Tuesday, November 21, 2017

Hobbit games!

I was happily surprised to see that these games all made it to the market in 1979. 

1 comment:

Anonymous said...

Bakshi's LOTR was probably the foundation for the subsequent popularity of Dungeons and Dragons. The cartoon got released in November 1978 and then just two years later with no real promotion outside of ads in comic books, store buyers were feeling confident enough to stock generous amounts of fantasy-themed merchandise. Montgomery Ward, 1981:

Sales were obviously very, very good because the next year chains like Sears were giving fantasy games almost as much page space as Star Wars, which is saying plenty back then. This is just the D&D page.

Fame had its price and catalogs like these contributed to the popular misconception of fantasy games being connected to the "occult". Two different store chains, two different graphic design companies, two different years, and both catalogs lumped the spiritual divination items on the same pages.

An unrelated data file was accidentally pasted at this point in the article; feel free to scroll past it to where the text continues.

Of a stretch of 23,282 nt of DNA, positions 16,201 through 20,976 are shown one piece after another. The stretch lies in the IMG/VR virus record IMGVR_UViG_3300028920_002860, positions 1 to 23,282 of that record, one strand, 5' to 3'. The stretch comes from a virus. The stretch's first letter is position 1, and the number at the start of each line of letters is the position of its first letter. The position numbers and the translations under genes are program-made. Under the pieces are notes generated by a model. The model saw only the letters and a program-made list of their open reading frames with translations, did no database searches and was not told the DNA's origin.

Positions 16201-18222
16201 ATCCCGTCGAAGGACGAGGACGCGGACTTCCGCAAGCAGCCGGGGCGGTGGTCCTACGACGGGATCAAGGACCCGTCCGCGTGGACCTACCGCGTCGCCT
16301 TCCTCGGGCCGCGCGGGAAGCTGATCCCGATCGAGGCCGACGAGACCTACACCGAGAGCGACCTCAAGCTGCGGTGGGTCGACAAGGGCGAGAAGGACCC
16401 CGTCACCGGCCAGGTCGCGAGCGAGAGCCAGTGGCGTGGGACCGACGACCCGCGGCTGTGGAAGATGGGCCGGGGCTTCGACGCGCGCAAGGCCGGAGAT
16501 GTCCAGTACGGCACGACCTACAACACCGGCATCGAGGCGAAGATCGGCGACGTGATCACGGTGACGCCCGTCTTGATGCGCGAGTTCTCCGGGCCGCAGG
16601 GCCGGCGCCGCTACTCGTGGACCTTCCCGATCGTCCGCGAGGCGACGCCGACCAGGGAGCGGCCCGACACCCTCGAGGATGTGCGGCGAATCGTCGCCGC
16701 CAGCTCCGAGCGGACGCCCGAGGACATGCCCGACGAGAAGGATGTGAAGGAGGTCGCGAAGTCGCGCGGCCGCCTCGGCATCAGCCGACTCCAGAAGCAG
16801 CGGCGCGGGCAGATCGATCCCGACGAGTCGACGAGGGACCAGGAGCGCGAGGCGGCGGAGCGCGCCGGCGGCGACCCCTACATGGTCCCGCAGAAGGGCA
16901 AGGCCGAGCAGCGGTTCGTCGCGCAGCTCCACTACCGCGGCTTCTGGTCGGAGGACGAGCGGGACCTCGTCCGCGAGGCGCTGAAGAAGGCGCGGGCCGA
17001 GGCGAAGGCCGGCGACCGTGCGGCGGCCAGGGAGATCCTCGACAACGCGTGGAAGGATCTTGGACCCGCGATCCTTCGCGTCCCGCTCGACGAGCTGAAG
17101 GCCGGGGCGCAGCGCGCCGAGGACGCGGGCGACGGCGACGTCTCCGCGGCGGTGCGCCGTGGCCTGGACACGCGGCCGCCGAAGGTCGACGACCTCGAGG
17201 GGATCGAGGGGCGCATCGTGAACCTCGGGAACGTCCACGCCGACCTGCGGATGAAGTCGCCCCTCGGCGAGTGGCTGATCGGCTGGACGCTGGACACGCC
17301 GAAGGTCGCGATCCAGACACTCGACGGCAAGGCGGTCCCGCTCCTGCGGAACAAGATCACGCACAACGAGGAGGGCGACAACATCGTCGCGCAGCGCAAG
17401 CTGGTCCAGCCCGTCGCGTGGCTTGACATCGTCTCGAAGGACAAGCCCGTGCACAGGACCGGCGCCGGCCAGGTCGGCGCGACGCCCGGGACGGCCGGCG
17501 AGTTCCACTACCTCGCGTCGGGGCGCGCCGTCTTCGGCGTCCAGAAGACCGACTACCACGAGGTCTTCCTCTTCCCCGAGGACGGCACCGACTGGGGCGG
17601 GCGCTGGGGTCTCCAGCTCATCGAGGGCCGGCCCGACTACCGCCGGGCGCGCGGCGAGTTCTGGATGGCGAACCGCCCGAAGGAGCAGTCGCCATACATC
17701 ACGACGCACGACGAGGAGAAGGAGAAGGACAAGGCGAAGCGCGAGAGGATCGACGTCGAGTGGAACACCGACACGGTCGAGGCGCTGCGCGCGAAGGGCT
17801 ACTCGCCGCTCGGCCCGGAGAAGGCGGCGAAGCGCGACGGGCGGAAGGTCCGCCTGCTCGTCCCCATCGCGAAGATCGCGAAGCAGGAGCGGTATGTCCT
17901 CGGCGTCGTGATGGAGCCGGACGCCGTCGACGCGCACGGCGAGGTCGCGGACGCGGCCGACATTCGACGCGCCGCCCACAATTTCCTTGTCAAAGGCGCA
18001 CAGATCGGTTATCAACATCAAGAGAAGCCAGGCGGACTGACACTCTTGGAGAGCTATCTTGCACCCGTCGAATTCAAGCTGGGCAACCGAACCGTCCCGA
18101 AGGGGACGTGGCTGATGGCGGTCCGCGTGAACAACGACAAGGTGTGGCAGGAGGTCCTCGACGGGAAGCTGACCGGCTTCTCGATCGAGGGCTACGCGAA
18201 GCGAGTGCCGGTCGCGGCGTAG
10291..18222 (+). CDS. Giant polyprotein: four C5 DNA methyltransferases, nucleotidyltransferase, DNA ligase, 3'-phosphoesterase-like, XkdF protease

This wasn't always the case. During the mid 1970s when the occult was in fact a much larger part of pop culture, catalogs usually put the tarot decks, ouija boards, scrying pendulums etc. in the pages for general games or in home goods -typically next to the "head shop" items like water-pipes and black-light posters. Once D&D became popular, occult-themed games were always on the same pages and stayed that way until D&D was no longer stocked in the catalogs (roughly around 1984-6).

One positive outcome from all this was D&D's popularity meant it took the bullet for LOTR. All the occult conspiracy "experts" paid little to no attention to LOTR when they could have just as easily been denouncing the cartoon and harmless games like these as recruiting tools used by evil occultnik groups.


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